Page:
Amid the many challenges, though, there have been innumerable acts of generosity, kindness, and solidarity. One Collegetown Bagels site—located downtown, half a block from CAM’s offices—is offering “pay what you can” meals for anyone in financial straits. Cornell’s closed research labs donated vitally needed protective gear to medical workers in Ithaca and beyond. In March, the University sent its Campus-to-Campus bus to New York City loaded with supplies, including ventilators and other equipment on loan from the Vet college. In early April—as hundreds cheered from the roadside—Cornell sent two more buses filled with more than sixty doctors, nurses, and other professionals from Cayuga Medical Center en route to spend a month helping their hard-hit colleagues in the city. As Pollack said during a send-off ceremony: “These volunteers, and all of the healthcare workers at the forefront of this pandemic, are acting with courage and compassion in a situation that is both unprecedented and incredibly challenging.”

The list of ways in which Cornell and Cornellians have worked to aid others goes on and on. Big Red food scientists have advised distilleries across the state on retooling their operations to produce hand sanitizer. Through the Law School’s clinical programs, its faculty, students, and staff have offered free legal advice on such topics as accessing benefits and writing a will. When a local supermarket ran low on milk due to the run on staples, Cornell Dairy filled its coolers; to help feed children in need due to the lack of school lunches, Cornell Orchards donated 26,000 apples to two local districts. As the campus libraries shut down, their staff organized to deliver books to grateful doctoral scholars, who’d lost access to their study carrels. Volunteers—safely distanced—flocked to Bartels Hall to sew thousands of surgical masks. Three undergrads launched a website, dubbed Quarantine Buddy, aimed at combatting loneliness by matching strangers with common interests. Cornell Tech developed a virtual lesson plan in computer science to aid New York City public school teachers. Legions of 3D printers were fired up across multiple Cornell campuses to fabricate protective visors for medical staff. Two recent Hotel grads started a GoFundMe campaign for Collegetown restaurants, among myriad ways Americans have tried to support suffering workers in the service economy. “We need the Cornell community’s help and we need the Ithaca community’s help,” one of those Hotelies, Rob Karp ’19, told the Sun. “We need the alumni to step in and make sure there’s something when school starts again in August.”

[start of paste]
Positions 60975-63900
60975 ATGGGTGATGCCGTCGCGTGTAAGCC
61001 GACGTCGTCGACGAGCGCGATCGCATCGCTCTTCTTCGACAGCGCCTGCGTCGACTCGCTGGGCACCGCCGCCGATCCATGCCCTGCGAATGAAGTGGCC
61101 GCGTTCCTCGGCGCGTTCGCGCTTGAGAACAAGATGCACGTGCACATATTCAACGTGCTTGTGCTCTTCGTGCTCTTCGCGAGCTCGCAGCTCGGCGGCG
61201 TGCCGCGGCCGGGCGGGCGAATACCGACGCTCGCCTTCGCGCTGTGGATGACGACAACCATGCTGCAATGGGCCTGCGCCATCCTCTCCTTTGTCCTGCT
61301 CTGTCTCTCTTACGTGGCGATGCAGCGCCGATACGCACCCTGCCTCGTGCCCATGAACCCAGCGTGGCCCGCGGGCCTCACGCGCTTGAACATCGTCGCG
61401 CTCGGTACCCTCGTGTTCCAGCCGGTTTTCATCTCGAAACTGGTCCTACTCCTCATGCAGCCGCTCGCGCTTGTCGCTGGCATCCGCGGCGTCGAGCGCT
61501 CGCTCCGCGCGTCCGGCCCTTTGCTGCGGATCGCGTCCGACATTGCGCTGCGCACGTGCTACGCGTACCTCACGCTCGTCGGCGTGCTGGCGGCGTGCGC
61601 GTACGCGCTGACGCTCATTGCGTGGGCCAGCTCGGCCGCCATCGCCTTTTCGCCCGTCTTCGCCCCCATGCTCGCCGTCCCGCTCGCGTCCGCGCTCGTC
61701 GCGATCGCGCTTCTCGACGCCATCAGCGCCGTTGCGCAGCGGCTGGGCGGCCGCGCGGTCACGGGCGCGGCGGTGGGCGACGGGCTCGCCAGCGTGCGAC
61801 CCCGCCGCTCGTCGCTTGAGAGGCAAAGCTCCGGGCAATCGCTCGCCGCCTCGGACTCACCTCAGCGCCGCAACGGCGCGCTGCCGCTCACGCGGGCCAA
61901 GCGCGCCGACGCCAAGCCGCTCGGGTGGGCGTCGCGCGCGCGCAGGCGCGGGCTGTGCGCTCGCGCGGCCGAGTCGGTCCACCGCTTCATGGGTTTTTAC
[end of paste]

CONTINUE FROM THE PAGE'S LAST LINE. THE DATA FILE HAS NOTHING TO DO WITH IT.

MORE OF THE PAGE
In a statement released in mid-March, President Pollack shared her thoughts about the challenges facing the University and the world at large—the first communication she’d dedicated to her reflections on the crisis, rather than its many logistical details. In the widely praised message, which would later be quoted in the New York Times, she urged readers to be patient with each other as they adapt to a startling new reality. “I am a bridge player—not a very good one, but I do enjoy the game,” she wrote. “In bridge, you are sometimes dealt a great hand: lots of high cards, distributed across the suits in an advantageous way. Other times, you are dealt a terrible hand. The great hands are unquestionably more fun to play, but every bridge player knows that you have to play the hand you’re dealt. Sometimes, doing an outstanding job with a terrible hand can be incredibly rewarding. Right now, we’ve all been dealt a bad hand—and we have to play it, and play it to the best of our abilities.”